There is a crushing emphasis in today's world on being productive. It's like having a preacher in your head telling you all the time that leisure is laziness and recreation is borderline sin. At least that's how it is for me sometimes. So in order to oblige this ruthless taskmaster, I have the habit of putting a ton of things on my to-do list, thinking this will make me more productive. I put a long list of things into a short period of time and tell myself, "If I really focus, then I will be able to get all of these things done." But the result is that I usually underestimate the amount of time necessary to complete these tasks, and therefore either do not give each task enough attention, or am not able to finish all of the tasks. Either way, I end up feeling frustrated.
Even if I do get a lot of work done, I often find myself feeling dissatisfied with my level of productivity. I have a tendency to focus so much on what I didn't get done, and fail to rejoice in what I did get done. In the same way that I erase the finished items off of my to-do list, I seem to forget about the things that I've already accomplished in an effort to dedicate more attention to the remaining tasks. I think, "I'll be satisfied when I'm done with everything!" The problem with this mindset is that my to-do list is invariably longer than the list of my daily accomplishments, and keeps growing.
Focusing too much on what we don't get done results in a perceived deficit of productivity; we feel unrealized because we can't see the significance of our accomplishments in comparison to the mountain of chores we have accumulated. This ends up making life unsatisfying, incomplete, and mundane.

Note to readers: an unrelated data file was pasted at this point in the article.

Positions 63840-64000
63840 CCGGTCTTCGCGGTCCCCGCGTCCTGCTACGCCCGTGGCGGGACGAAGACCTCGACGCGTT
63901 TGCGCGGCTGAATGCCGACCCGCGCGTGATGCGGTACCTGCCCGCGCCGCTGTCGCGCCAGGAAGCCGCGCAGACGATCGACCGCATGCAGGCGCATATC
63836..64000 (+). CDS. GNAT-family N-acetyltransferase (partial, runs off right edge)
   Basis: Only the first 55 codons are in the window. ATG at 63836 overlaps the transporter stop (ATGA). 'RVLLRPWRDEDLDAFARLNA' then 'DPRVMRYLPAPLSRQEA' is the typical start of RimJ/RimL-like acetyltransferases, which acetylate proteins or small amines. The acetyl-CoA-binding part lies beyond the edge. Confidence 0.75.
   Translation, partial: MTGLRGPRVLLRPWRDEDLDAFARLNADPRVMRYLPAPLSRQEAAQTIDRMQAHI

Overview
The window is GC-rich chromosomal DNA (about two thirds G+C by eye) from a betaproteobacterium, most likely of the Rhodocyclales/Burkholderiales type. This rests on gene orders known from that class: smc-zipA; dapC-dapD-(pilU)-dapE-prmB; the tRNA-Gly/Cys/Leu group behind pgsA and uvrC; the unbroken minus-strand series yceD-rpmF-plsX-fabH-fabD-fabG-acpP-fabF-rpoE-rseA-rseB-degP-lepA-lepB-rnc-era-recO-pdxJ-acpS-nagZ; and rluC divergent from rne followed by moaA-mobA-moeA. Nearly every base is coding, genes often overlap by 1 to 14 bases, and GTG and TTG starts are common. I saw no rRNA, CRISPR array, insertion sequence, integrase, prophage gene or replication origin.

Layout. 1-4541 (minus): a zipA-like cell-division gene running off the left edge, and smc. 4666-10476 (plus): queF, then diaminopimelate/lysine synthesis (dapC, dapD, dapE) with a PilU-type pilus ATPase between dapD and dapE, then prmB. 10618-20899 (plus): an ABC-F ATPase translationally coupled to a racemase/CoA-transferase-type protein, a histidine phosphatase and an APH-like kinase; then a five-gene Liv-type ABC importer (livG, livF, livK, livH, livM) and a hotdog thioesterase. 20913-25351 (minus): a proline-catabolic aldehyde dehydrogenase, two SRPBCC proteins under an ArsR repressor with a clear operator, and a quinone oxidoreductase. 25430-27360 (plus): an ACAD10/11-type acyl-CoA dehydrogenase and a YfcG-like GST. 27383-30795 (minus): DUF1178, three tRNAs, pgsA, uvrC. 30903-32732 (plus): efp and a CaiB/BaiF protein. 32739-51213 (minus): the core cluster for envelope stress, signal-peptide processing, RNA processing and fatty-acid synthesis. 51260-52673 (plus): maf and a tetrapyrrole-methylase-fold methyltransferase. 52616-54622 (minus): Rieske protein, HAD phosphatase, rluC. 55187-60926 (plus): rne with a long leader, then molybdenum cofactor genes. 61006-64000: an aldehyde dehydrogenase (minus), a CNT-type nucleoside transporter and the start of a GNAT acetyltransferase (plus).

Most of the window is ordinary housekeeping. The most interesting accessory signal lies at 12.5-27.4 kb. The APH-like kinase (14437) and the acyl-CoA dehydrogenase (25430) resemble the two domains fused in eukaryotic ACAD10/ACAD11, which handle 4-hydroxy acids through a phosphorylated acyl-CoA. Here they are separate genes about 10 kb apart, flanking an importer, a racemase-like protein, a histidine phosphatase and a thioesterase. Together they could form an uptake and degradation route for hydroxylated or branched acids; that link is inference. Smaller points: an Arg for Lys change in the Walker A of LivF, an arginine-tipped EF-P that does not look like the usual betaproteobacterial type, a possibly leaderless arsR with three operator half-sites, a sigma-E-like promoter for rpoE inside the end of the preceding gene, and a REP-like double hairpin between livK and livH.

Jesus said, "Sufficient unto the day is the evil thereof." A scripture in the Book of Mormon says:
"And see that all these things are done in wisdom and order; for it is not requisite that a man should run faster than he has strength" (Mosiah 4:27).
We always have something to do. There is no shortage of meetings or chores or projects that we could invest our time in. Plus there are always spontaneous opportunities to serve and help. But in the feast of life, we need to give ourselves time to chew, swallow, and enjoy our food, before moving on to the next course. This all ties back to a pretty simple principle called GRATITUDE. Being grateful for what we were able to get done during the course of the day is part of that "wisdom and order" quoted above. Someone who finds time to quietly introspect on what he or she has accomplished is wise and happy indeed.
If we don't take the time to humbly rejoice in our accomplishments, then we will feel like we are running faster than our strength permits. Being grateful revives the sinking spirit weighed down by endless to-dos, and provides us with greater insight into our own success.